Abstract: The purpose of this study is to understand the mediating role of psychological need and immersive experience on graduates' skill gaps on massive open online courses (MOOCs) adoption intention. The proposed research model is developed by combining two popular theoretical models, namely, the self-determination theory, network externalities theory along technology adoption theory. Data are collected from 318 respondents to test the model. Structural equation modeling (SEM) is applied to analyze the data. The study reveals that the sense of psychological needs and immersive experience mediates the influence of skill gap and social interaction on MOOC adaption willingness. However, immersive experience alone cannot influence adoption intention. Similarly, psychological needs cannot have a significant impact on adoption intention without the graduate skill gap. This study specifically focuses on investigating the mechanism of how psychological needs satisfaction mediates the relationship between graduates' skill gap and MOOC adoption intention. The findings suggest us to develop a course that will increase learners employability skill. This study also contributes by incorporating the idea of immersive experience to facilitate improved virtual social interaction.
      Citation: Higher Education, Skills and Work-Based Learning
      PubDate: 2022-03-15
      DOI: 10.1108/HESWBL-04-2021-0070
      Issue No: Vol. ahead-of-print , No. ahead-of-print (2022)
       
  • Moderating effects of Covid-19-related psychological distress on the
           cognitive process of entrepreneurship among higher education students in
           Vietnam

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      Authors: Cong Doanh Duong , Ngoc Thang Ha , Thi Loan Le , Thi Lan Phuong Nguyen , Thi Hong Tham Nguyen , Thanh Van Pham
      Abstract: This study aims to achieve two objectives: First, to investigate the moderating influences of Coronavirus-19 (Covid-19)-related psychological distress on the process of entrepreneurial cognition; and second, to close the gap between entrepreneurial intention and behavior of higher education institutions students. Scales from previous studies have been adopted to develop a questionnaire survey. An online survey questionnaire then is carried out to collect the data; the final sample includes 405 university students. The validity and reliability of scales are tested throughout Cronbach's alpha and confirmatory factor analysis. Hypothesized correlations were then tested via structural equation modeling. The results confirm the important roles of perceived behavioral control and entrepreneurial intention in encouraging entrepreneurial behavior, whereas attitude toward entrepreneurship is strongly and positively related to intention to engage in a business venture. Yet, subjective norms are not found to have an impact on entrepreneurial intention. Entrepreneurial attitude-intention link has been negatively moderated by Covid-19-related psychological distress. Also, Covid-19-related psychological distress can lessen the entrepreneurial intention–behavior linkage of higher education institutions students. The study provides useful recommendations for practitioners such as educators and policymakers to promote higher education institutions students' entrepreneurship, especially in the global crisis context of the spread of Covid-19. Being aware of the effects of the Covid-19 pandemic on the entrepreneurship process and translations from intention into behavior to become entrepreneurs provide useful insights to nascent entrepreneurs, community and our society to limit the negative influence of the Covid-19 pandemic and help us overcome this crisis. Addressing the entrepreneurial intention–behavior gap is considered as the biggest contribution of this study. Moreover, the association between perceived behavioral control and entrepreneurial behavior, overlooked by previous studies, is also tested in this study. Furthermore, the findings confirm that psychological distress caused by Covid-19 can inhibit the cognitive process of entrepreneurship.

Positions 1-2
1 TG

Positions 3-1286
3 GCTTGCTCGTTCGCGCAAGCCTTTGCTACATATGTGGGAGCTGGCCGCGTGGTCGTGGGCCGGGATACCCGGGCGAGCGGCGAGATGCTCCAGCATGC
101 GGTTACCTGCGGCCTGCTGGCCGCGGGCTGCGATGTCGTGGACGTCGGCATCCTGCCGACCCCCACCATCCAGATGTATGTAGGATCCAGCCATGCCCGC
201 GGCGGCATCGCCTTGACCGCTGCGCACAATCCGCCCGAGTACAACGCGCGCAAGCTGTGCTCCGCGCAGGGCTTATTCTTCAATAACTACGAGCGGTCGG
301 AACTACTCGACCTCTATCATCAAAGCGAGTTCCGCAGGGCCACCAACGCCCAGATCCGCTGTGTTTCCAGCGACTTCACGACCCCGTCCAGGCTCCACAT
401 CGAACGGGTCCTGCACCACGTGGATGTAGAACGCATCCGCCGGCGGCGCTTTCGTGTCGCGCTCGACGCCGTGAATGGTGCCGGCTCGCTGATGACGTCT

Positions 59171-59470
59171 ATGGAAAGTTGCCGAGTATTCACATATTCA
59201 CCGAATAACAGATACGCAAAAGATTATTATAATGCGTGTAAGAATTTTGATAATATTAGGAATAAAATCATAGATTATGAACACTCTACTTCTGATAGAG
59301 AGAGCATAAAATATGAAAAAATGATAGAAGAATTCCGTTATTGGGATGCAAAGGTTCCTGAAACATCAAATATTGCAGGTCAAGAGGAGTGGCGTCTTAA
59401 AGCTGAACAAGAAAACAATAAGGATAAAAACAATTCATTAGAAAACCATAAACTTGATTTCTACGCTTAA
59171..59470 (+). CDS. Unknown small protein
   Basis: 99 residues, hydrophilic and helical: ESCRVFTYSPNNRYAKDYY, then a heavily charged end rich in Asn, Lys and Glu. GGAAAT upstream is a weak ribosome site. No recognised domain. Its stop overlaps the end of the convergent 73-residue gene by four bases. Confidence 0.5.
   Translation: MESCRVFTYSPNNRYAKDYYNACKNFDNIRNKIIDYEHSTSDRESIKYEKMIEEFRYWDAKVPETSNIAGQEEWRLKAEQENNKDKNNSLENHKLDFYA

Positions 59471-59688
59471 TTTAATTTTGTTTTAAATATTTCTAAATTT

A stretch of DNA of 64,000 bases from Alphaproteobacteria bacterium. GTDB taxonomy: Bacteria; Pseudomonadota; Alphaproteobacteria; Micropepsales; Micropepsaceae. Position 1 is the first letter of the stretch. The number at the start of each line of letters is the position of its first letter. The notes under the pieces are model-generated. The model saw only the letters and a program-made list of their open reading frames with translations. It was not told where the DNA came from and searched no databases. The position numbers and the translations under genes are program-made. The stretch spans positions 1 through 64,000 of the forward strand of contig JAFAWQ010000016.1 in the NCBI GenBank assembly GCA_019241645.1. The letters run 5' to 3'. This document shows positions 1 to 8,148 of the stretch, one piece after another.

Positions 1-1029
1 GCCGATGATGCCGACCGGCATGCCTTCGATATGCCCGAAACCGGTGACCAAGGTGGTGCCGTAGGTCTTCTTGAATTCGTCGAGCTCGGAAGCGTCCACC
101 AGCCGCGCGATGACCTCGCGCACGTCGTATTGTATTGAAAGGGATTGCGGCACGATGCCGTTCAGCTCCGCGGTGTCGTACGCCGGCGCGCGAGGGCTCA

Citation: Higher Education, Skills and Work-Based Learning
      PubDate: 2022-03-11
      DOI: 10.1108/HESWBL-01-2022-0006
      Issue No: Vol. ahead-of-print , No. ahead-of-print (2022)
       
  • Applying an interactive learning approach provided by an academic coach in
           a graduate-level accounting course

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      Authors: Lei Wen , Yingqi Wang
      Abstract: The paper makes a significant contribution to the accounting education literature by examining the impact of using online meetings with an academic coach on student-perceived learning outcomes, course and instructor evaluations in an online graduate-level accounting course. A quasi-experimental design is adopted by the author to compare the students' evaluations in fall 2018 and in spring 2019 in an online graduate-level accounting course taught by the same instructor and assisted by the same academic coach. The study finds that the use of online meetings with an academic coach helps students have a much positive view about the course and a better perception about the instructor's teaching effectiveness for the course. The offering of online meetings by an academic coach also improves students' evaluation about the academic coach in an online graduate-level accounting course. The paper provides a new perspective to investigate students' perception with the use of online meetings with an academic coach.